AKDN dHRC has developed Sehatmandi, a tablet-based application to digitise the previously manual assessment and monitoring process for select health facilities.
In collaboration with the Aga Khan University Hospital in Karachi, AKDN dHRC has designed and developed the Sales and Service Outreach mobile application. It enables sales staff to conveniently manage their workloads and report progress.
The Rahbar application is the product of a successful pilot study, Movies4Stroke, carried out under Dr Ayeesha Kamal, through evidence-based research and clinical testing at the Aga Khan University Hospital, Karachi.
AKDN dHRC has partnered with the Aga Khan University (AKU) and Tech4Life Enterprises to develop a device for non-invasive diagnosis of stroke risks. Zahir Medic is a wearable leather glove that allows patients to check their blood pressure, ECG and glucose levels non-invasively.
Bolta Parcha, meaning Talking Prescription, assesses the effectiveness of using mHealth tools and technologies to increase medication adherence and health literacy in patients with vascular diseases in Pakistan.
AKDN dHRC and the Aga Khan University (AKU) Stroke Programme have collaborated to develop Movies4Stroke, a series of informative and educational movies for stroke patients and their caregivers.
Teeko, meaning vaccination in the local language, provides real-time data on a vaccinator’s field movements through GPS tracking and on the number of children being immunised. Vaccinators can also check vaccine stock availability at their respective health facilities through the app.
In Pakistan, we offer telepsychiatry services at our health centres in Chitral and Gilgit. Patients at these facilities benefit from live teleconsultations in psychiatry offered by specialists at the Aga Khan University Hospital, Karachi.
Building professional capacity of healthcare providers through eLearning sessions is a major objective of the AKDN Digital Health Programme. The French Medical Institute for Mothers and Children (FMIC) offers eLearning sessions to healthcare providers at Bamyan and Faizabad Provincial Hospitals and Mirwais Regional Hospital, Kandahar in Afghanistan and Khorog Oblast General Hospital in Tajikistan.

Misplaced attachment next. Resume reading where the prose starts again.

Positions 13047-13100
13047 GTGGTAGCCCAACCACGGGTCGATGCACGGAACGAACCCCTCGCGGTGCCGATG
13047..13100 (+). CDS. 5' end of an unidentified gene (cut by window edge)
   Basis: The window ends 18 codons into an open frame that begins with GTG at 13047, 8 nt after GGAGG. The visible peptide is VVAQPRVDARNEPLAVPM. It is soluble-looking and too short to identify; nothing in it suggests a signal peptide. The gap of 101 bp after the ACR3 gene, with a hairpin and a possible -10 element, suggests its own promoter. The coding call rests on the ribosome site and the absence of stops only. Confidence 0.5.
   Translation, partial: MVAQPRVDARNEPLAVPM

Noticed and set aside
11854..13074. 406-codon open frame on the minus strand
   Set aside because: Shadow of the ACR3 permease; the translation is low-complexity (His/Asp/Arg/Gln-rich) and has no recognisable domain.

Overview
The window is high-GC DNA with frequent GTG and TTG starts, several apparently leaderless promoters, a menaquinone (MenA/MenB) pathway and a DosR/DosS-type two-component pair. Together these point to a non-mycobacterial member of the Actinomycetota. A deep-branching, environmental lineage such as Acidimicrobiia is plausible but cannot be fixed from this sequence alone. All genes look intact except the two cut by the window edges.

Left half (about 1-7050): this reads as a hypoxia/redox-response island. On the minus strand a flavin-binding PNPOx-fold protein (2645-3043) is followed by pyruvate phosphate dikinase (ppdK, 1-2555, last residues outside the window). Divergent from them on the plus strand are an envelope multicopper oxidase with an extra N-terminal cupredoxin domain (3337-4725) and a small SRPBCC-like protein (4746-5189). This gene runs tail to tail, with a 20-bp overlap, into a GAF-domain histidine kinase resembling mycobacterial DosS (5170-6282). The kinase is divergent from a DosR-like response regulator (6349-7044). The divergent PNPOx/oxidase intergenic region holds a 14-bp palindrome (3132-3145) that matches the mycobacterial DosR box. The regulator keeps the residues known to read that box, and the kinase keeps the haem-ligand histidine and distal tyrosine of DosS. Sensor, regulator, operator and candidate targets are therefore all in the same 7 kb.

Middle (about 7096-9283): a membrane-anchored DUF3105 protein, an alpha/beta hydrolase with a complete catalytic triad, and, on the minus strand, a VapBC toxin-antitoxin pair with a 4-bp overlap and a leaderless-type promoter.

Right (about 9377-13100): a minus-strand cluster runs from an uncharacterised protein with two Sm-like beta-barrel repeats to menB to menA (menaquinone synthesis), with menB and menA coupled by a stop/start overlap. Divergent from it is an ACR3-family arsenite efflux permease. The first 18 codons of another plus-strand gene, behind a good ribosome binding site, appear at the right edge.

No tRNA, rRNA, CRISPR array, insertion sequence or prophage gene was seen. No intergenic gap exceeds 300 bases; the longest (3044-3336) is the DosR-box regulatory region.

In an effort to standardise data collection of deliveries across Aga Khan Development Network (AKDN) health facilities, we developed and implemented a standard electronic data collection tool, the AKDN Delivery Tool, after stakeholder consultation.
In order to streamline preparations at the Aga Khan University Hospital (AKUH) in Karachi for the renewal of Joint Commission International (JCI) accreditation that occurs every three years, AKDN dHRC developed and launched the AKUH – JCIA App. More
Pakistan has the third highest burden of maternal, foetal and child mortality in the world. In 2018, AKDN dHRC, in collaboration with the Aga Khan Health Service, Pakistan (AKHS, P) developed and launched an mHealth app, Nighedaasht. This is used in remote, rural areas of Gilgit-Baltistan and Chitral, Pakistan in efforts to improve Maternal, Newborn and Child Health (MNCH) outcomes.
Routine polio immunisation coverage for children in Pakistan stands at 59 percent, well below the recommended coverage of 90 percent. In 2017, the AKDN Digital Health Resource Centre helped develop the Paigham-e-Sehat application to support a research study undertaken by AKU.
In collaboration with the Department of Paediatrics and Child Health at the Aga Khan University Hospital, Karachi, we developed and implemented Clinical Rounds. This is a mobile application integrated with a web portal to help healthcare providers record their presence for various events, engagements and activities.